25 Years of Centering Community: Building Equity for Side Yard Caretakers

two women kneel and tend to a garden

We're celebrating 25 years of centering community and paving a path towards justice. PLA uses creative and innovative legal aid to improve the lives of real Philadelphians. This last year we added an incredible new way to help expand equity to long-time Philadelphians.

In the Fall of 2021, Philadelphia Legal Assistance welcomed an Independence Fellow, Andria Bibiloni, to work with our Consumer Housing Unit.  Andria, a graduate of Temple University’s Beasley School of Law, has joined PLA to assist predominantly Latinx homeowners in North Philadelphia gain titles to home-adjacent vacant properties to preserve their neighborhoods and protect generational family wealth.  

This new initiative at PLA is a pilot program that recognizes a unique need for long-time residents in the face of gentrification in the 19122 and 19133 Zip Code areas. For decades, many vacant lots in these areas were abandoned and fell to blight. Local residents took care to clean the lots and transform them into safe spaces to grow food, let children play, and enjoy outdoor space in the neighborhood. As gentrification ramps up, these properties are now rapidly being auctioned and seized for new development. Under the Pennsylvania law of adverse possession, many lot stewards have acquired a right to own the property, but lack the resources to hire a lawyer to bring an action to quiet title.  Recognizing this issue is a way for PLA to help homeowners with claims to home-adjacent properties secure the equity they earned from decades of caring for these properties, while aiding in neighborhood preservation.  

What if a person has been taking care of a home adjacent property and doesn’t know who owns it, or thinks they own it but someone else argues otherwise? The first step is to go to property.phila.gov and look up the basic property information. The website will tell you who is the record owner according to the Office of Property Assessment (OPA). Homeowners should pay close attention to the lot lines of their home and see if the yard is part of the same lot, or if it is a separate lot. A legal services assistant can help locate the deed to the property and check to see if there were any recent transfers. 

If the property is owned by the Land Bank rather than an individual, there are specific steps to take in order to gain legal ownership. In order to be eligible for the Land Bank’s side lot program, both the applicant and the side lot must meet certain criteria.  The property must touch the applicant’s house on the side or rear and must be designated as “side yard eligible.” A legal services assistant can help determine potential eligibility and guide the application process. If it’s a Land Bank property, the yard may be purchased for $1, but the purchase must be approved by the Land Bank Board and City Council.  The owner has to pay property taxes and the property comes with a 30-year mortgage for the fair market value determined by an appraiser. If sold before the end of 30 years, the whole amount is due back to the City. There are also many restrictions on the use of the property and it must be maintained as a garden.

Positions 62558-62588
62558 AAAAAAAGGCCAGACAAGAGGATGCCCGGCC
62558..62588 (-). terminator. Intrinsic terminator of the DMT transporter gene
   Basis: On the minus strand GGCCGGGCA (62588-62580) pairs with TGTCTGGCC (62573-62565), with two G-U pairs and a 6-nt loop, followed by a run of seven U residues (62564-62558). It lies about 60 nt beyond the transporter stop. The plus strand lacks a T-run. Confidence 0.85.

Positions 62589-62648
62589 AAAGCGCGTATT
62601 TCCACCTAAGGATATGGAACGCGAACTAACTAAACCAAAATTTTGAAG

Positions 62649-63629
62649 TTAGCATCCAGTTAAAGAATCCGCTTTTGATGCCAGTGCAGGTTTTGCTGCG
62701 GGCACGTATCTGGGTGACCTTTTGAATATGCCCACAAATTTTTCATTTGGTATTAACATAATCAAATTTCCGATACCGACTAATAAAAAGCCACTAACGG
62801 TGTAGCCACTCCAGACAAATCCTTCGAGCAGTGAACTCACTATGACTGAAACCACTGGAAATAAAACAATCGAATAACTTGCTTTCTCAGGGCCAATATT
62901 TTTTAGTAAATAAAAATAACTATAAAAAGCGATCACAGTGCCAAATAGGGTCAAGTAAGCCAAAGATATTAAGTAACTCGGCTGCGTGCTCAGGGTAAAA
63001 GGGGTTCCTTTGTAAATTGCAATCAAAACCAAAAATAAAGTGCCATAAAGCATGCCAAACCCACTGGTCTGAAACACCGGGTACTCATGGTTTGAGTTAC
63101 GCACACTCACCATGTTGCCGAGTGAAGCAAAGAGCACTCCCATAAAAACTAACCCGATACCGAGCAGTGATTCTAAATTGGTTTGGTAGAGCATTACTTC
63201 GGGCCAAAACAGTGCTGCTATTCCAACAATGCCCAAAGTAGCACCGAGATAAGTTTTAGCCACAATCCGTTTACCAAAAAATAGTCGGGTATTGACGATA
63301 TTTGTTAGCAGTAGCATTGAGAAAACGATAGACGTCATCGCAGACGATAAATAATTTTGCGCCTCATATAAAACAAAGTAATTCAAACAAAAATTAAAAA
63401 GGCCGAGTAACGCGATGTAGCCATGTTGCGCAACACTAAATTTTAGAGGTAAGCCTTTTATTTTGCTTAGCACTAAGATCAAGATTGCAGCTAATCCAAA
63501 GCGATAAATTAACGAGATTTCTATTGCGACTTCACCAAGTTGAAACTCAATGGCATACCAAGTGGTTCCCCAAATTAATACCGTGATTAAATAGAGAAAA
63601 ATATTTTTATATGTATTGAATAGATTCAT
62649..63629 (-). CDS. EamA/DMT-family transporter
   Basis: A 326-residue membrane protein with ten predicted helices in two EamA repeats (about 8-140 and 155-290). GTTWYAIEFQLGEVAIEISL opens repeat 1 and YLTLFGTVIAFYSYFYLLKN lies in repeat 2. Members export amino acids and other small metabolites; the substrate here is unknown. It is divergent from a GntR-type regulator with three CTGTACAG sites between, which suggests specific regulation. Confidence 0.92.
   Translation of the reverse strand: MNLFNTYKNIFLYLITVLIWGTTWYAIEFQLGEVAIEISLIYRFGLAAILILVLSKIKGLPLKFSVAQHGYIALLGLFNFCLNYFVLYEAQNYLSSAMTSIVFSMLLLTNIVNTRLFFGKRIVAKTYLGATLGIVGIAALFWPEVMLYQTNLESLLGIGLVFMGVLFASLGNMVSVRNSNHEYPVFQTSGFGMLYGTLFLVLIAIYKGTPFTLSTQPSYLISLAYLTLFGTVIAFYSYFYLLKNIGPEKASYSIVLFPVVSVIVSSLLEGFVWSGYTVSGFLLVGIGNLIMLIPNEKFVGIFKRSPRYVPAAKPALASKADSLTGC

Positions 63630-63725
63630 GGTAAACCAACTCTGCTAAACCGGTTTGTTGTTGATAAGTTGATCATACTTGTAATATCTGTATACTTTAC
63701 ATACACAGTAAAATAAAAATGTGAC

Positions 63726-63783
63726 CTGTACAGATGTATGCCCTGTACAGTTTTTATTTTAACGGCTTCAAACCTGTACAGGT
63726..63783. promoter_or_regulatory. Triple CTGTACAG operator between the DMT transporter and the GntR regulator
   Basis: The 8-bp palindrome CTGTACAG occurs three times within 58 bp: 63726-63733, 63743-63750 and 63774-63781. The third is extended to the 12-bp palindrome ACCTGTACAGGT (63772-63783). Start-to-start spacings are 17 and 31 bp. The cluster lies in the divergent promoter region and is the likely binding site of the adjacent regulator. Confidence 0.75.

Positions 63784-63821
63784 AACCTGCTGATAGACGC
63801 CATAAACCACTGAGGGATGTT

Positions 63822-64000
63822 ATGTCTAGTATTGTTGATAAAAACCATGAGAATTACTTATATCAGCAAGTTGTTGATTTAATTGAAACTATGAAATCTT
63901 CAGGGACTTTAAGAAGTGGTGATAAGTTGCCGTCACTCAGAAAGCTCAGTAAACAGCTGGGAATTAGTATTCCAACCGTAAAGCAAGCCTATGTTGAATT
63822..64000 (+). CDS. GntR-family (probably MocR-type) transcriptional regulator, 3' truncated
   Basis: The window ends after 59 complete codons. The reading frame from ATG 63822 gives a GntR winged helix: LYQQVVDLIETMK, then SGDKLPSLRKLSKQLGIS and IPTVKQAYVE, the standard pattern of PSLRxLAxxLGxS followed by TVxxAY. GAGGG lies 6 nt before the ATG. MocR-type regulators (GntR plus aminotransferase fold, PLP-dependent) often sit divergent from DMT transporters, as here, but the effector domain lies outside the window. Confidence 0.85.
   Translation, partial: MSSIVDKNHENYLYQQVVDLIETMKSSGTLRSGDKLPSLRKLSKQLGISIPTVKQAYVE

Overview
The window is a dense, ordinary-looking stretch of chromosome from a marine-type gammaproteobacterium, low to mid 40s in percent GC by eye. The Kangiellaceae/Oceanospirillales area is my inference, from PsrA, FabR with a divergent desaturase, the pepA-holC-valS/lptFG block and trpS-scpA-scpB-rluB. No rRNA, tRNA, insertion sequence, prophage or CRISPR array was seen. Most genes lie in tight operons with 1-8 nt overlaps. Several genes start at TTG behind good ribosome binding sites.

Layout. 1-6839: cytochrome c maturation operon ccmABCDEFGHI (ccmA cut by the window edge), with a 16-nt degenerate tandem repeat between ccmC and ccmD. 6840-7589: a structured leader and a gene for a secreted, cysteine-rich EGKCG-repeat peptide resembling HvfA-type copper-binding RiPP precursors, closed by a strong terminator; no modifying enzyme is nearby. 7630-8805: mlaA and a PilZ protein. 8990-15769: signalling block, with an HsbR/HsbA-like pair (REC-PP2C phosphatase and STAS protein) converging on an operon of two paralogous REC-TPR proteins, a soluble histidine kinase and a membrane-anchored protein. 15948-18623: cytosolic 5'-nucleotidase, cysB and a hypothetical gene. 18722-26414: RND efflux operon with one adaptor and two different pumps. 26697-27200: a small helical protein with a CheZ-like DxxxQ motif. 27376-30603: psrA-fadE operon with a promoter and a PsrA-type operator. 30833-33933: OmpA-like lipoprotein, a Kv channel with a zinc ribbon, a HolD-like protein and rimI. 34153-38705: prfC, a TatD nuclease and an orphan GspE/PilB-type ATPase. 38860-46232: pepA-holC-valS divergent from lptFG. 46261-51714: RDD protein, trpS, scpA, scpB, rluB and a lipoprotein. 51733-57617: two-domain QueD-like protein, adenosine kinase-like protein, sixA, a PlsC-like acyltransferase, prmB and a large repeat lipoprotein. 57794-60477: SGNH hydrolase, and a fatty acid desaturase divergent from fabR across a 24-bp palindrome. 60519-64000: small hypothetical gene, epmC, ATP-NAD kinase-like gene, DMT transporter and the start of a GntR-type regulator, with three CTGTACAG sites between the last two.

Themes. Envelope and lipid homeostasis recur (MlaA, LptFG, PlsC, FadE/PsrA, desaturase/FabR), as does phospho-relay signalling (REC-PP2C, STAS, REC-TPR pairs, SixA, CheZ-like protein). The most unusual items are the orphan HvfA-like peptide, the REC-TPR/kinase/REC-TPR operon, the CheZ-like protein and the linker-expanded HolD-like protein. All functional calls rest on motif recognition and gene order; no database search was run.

If the vacant lot is owned by an individual, the pathway to ownership depends on the specific facts and circumstances surrounding the property. For example, if a family member was the record owner, the side lot caretaker may already have an ownership interest in the property as an heir.  If the record owner is a stranger, the side lot caretaker may have a claim for adverse possession against the record owners or heirs of the property if they can prove actual, exclusive, hostile, continuous, open, and notorious possession for a period of 21 years or more. Otherwise, they may explore other options, like purchasing the property from the record owner, asking the Land Bank to acquire it, or petitioning for conservatorship.  

When a property is privately owned, all the back taxes and liens will become the new owner’s responsibility. If the City or its property tax collections agents have already filed a tax foreclosure petition to collect the outstanding debt by auctioning the property at a Sheriff sale, a person must pay in full or obtain a payment agreement in order to avoid the sale, but paying the back taxes will not result in ownership Separate legal action must be taken to obtain title to the property.  There may also be liens for unpaid stormwater fees on the property.  

Do you need help with side or rear yard property ownership? Call the Save Your Home Philly Hotline at 215-334-HOME (4663) between 9:00 a.m. and 5:00 p.m., Monday through Friday. A paralegal will determine your eligibility and take your information. If you are eligible by income guidelines, a lawyer may be able to assist you. If not, try contacting the Lawyer Referral and Information Service

To learn more about side and rear yard ownership issues from Andria, watch our Facebook live conversation here: https://fb.watch/bcP1nuhEMR/